Tuesday, November 28, 2017

Finding a Mentor Mid Career: The Frankenstein Approach

Recently, I was talking with a couple of friends about how hard it can be to find a mentor when you're no longer early career. When you're mid career, it's a little weird. Sure, you like where you are and what you're doing, but do you really want to stay forever? All three of us are the Head Cheese In Charge at our respective libraries, so there is no natural person to whom we can turn for mentoring. Or is there?

As I started to write a general, "Gee, I don't know either," kind of response to the email chain, I realized I did have an answer. Since I'm so new in my job (both of my friends have been in their jobs for a while), how I started and handled my first three months is still so fresh in my mind. I worked to find the perfect mentor, but I didn't. What I did instead was... for lack of a better name, let's call it The Frankenstein Approach.

What the heck do I mean by that? Well, the way I've found my mentor is to cobble together multiple mentors so that (almost) every piece I need is embodied by at least one person. I've got a couple of people I can turn to for questions about community college settings. There are a few who've been in libraries longer than I have and in administration on top of that. I have a couple who know my current institution - one who is my official mentor through the program Human Resources runs, and another who is just someone I can ask questions, and both of them are peers (all of us report directly to the provost). I have a couple of people who know western NY academia, too. Finally, I have a few peer mentors who just know me and my approach. Only piece I don't have yet is someone who knows SUNY, but I just agreed to be on a couple of committees that I'm hoping that will help me fill in that blank.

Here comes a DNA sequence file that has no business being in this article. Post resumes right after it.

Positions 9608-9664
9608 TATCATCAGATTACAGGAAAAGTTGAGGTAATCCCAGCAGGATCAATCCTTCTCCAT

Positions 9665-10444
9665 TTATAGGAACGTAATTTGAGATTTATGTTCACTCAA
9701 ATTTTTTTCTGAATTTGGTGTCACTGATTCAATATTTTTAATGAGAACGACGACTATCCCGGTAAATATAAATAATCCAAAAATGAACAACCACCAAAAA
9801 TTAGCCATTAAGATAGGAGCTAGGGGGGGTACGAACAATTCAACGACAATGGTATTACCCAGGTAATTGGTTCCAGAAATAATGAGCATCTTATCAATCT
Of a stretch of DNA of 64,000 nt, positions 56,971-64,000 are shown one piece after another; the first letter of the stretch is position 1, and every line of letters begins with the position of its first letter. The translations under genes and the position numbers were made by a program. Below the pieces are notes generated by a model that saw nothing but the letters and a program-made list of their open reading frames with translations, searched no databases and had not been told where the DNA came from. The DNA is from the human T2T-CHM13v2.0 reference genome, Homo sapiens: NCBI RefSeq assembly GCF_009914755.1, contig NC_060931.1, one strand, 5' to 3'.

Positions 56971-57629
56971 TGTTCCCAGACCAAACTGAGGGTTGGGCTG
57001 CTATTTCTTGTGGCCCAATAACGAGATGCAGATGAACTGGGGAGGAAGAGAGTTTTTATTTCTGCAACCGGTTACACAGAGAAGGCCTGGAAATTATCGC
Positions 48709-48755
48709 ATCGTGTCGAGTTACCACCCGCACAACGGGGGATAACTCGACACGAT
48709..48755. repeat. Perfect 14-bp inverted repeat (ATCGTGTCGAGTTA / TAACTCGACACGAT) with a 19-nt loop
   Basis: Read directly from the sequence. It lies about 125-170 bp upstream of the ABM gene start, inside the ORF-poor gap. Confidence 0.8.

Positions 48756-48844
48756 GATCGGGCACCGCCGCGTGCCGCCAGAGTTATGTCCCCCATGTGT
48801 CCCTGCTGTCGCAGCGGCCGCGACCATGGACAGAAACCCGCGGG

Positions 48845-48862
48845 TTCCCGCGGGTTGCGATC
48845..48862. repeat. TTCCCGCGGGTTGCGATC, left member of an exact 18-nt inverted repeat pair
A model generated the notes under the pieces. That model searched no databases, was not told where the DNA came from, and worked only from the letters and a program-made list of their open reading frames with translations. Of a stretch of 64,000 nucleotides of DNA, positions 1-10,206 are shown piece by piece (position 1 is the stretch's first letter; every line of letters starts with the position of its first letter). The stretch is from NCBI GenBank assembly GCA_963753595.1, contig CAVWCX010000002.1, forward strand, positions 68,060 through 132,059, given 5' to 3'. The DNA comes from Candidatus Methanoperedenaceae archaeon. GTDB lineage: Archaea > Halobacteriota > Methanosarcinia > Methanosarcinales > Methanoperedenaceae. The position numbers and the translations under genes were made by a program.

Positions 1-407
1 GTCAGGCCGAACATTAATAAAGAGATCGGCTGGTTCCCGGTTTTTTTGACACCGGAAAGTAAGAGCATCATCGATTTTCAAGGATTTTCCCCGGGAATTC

This has worked for me so far. It's like... if I have a question about how to approach money centered issues, I turn to an old boss, whereas if I'm having personnel issues I can turn to someone who was formerly an "official" mentor but who has turned into a peer. If I'm trying to wrap my head around faculty relationships or anything else related community colleges, I can turn to one of a couple of contacts who are also directors at community colleges. If it's a very specific question about a dynamic I saw at a meeting on campus, I can go to one of a couple of people I trust on campus. And if it's about where my career should go, I turn to my peer mentors.

You're never going to be able to get everything you need, mentoring-wise, from one person. That becomes even more true the further you get in your career. So, take my advice: use the Frankenstein approach. If you're really lucky, when you're done you'll be...

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